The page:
On July 8, 2011, the Company purchased the property located at 79 Great Oaks Boulevard in San Jose, California, to be used as its new headquarters and sales offices. The property consists of an approximately 106,262 square foot office building and approximately 5.5 acres of land. The $11.0 million purchase price for the property was allocated based on an independent third party valuation with $5.0 million attributable to the building and $6.0 million attributable to the land. The Company moved into its new headquarters and started to depreciate the building in May 2012. The increase of $7.2 million in the long-lived assets for the nine months ended September 30, 2012 for the United States was primarily related to the building improvements at this new location. Buildings and building improvements have a depreciation life of up to 40 years.

 

7. Litigation

 

The Company and certain of its subsidiaries are parties to actions and proceedings incident to the Company's business in the ordinary course of business, including litigation regarding its shareholders, a former employee and its intellectual property, challenges to the enforceability or validity of its intellectual property and claims that the Company's products infringe on the intellectual property rights of others. These proceedings often involve complex questions of fact and law and may require the expenditure of significant funds and the diversion of other resources to prosecute and defend. The Company defends itself vigorously against any such claims.

 

  

MONOLITHIC POWER SYSTEMS, INC.

NOTES TO CONDENSED CONSOLIDATED FINANCIAL STATEMENTS

(Continued) (Unaudited)

 

O2 Micro


On May 3, 2012, the United States District Court for the Northern District of California issued an order finding O2 Micro International, Ltd. (“O2 Micro”) liable for approximately $9.1 million in attorneys' fees and non-taxable costs, plus interest, in connection with the patent litigation that the Company won in 2010.  This award is in addition to the approximately $0.3 million in taxable costs that the Court had earlier ordered O2 Micro to pay to the Company in connection with the same lawsuit. The Court then entered judgment for the Company. O2 Micro filed an appeal against the judgment.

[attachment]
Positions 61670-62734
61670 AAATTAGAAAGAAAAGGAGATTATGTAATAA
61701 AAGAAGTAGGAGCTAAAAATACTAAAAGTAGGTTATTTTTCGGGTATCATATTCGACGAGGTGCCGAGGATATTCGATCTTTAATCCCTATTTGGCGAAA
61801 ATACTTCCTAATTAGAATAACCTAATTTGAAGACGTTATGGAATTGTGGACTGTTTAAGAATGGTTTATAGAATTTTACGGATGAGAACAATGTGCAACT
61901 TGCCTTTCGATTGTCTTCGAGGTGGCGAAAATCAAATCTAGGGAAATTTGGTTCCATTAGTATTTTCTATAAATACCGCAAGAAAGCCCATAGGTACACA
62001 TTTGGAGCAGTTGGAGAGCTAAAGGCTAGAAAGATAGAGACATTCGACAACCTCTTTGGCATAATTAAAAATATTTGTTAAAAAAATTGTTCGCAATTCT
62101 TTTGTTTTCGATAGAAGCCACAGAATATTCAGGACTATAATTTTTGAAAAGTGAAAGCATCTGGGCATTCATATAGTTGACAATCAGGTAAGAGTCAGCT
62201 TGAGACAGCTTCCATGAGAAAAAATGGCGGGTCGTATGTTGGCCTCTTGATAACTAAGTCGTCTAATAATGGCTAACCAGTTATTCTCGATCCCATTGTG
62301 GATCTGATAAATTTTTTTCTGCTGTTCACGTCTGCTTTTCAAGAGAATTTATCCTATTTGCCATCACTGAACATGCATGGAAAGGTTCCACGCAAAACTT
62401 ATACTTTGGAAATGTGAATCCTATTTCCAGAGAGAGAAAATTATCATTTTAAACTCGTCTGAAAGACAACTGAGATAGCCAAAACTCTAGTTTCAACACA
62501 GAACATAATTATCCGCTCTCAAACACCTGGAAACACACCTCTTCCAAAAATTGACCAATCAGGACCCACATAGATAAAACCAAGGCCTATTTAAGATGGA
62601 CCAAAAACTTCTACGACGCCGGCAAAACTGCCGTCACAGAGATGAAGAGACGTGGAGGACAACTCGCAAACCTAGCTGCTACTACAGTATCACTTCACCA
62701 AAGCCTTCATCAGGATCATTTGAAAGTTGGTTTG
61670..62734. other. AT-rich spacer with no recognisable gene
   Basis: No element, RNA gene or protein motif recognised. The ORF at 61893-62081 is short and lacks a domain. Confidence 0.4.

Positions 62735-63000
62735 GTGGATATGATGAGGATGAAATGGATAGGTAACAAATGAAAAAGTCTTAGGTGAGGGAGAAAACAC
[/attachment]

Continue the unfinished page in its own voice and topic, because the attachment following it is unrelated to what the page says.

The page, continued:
Silergy

 

In December 2011, the Company entered into a settlement and license agreement with Silergy Corp and Silergy Technologies (“Silergy”) for infringement of the Company's patent whereby the Company will receive a total of $2 million which will be paid in equal installments of $0.3 million in each quarter of 2012 and the remainder will be paid in two equal installments in first two quarters of 2013. For the three and nine months ended September 30, 2012, the Company received the $0.3 million and $0.9 million payments, respectively, which were recorded as credits to litigation expense (benefit) in the Condensed Consolidated Statements of Operations.

 

Linear

 

On August 12, 2012, the United States Court of Appeal for the Federal Circuit issued an order affirming the judgment issued by the United States District Court of Delaware finding Linear Technology Corporation (“Linear”) liable for approximately $2.3 million in attorneys' fees and non-taxable costs, plus interest, in connection with the litigation regarding a contract dispute that the Company won in 2011The Company is seeking reimbursement of additional attorney fees in the amount of $0.2 million in connection with the cost of defending the appeal. As of September 30, 2012, the Company did not record this as income as the cash was not received.

 

8. Fair Value Measurements

 

The following is a schedule of Company's cash and cash equivalents, short-term investments and long-term investments as of September 30, 2012 and December 31, 2011 (in thousands):

 

 
 

Estimated Fair Market Value as of

 
 

September 30, 2012

December 31, 2011

                 

Cash, Cash Equivalents and Investments

               

Cash in Banks

  $ 51,153   $ 43,305

Money Market Funds

    27,094     51,066

Government Agencies/ Treasuries

    107,279     79,827

Auction-Rate Securities backed by Student-Loan Notes

    11,756     13,675

Total Cash, Cash Equivalents and Investments

  $ 197,282   $ 187,873

 

 

 

September 30,

December 31,

Reported as:

2012

2011

Cash and Cash Equivalents

  $ 78,247   $ 96,371

Short-term Investments

    107,279     77,827

Long-term Investments

    11,756     13,675

Total Cash, Cash Equivalents and Investments

  $ 197,282   $ 187,873
 

 

  

MONOLITHIC POWER SYSTEMS, INC.

NOTES TO CONDENSED CONSOLIDATED FINANCIAL STATEMENTS

(Continued) (Unaudited)

 

The contractual maturities of the Company's investments classified as available-for-sale as of September 30, 2012 and December 31, 2011 is as follows (in thousands):

 

 
 

September 30,

December 31,

 

2012

2011

Due in less than 1 year

    33,998     45,133

Due in 1 - 5 years

    73,281     32,694

Due in greater than 5 years

    11,756     13,675
      119,035     91,502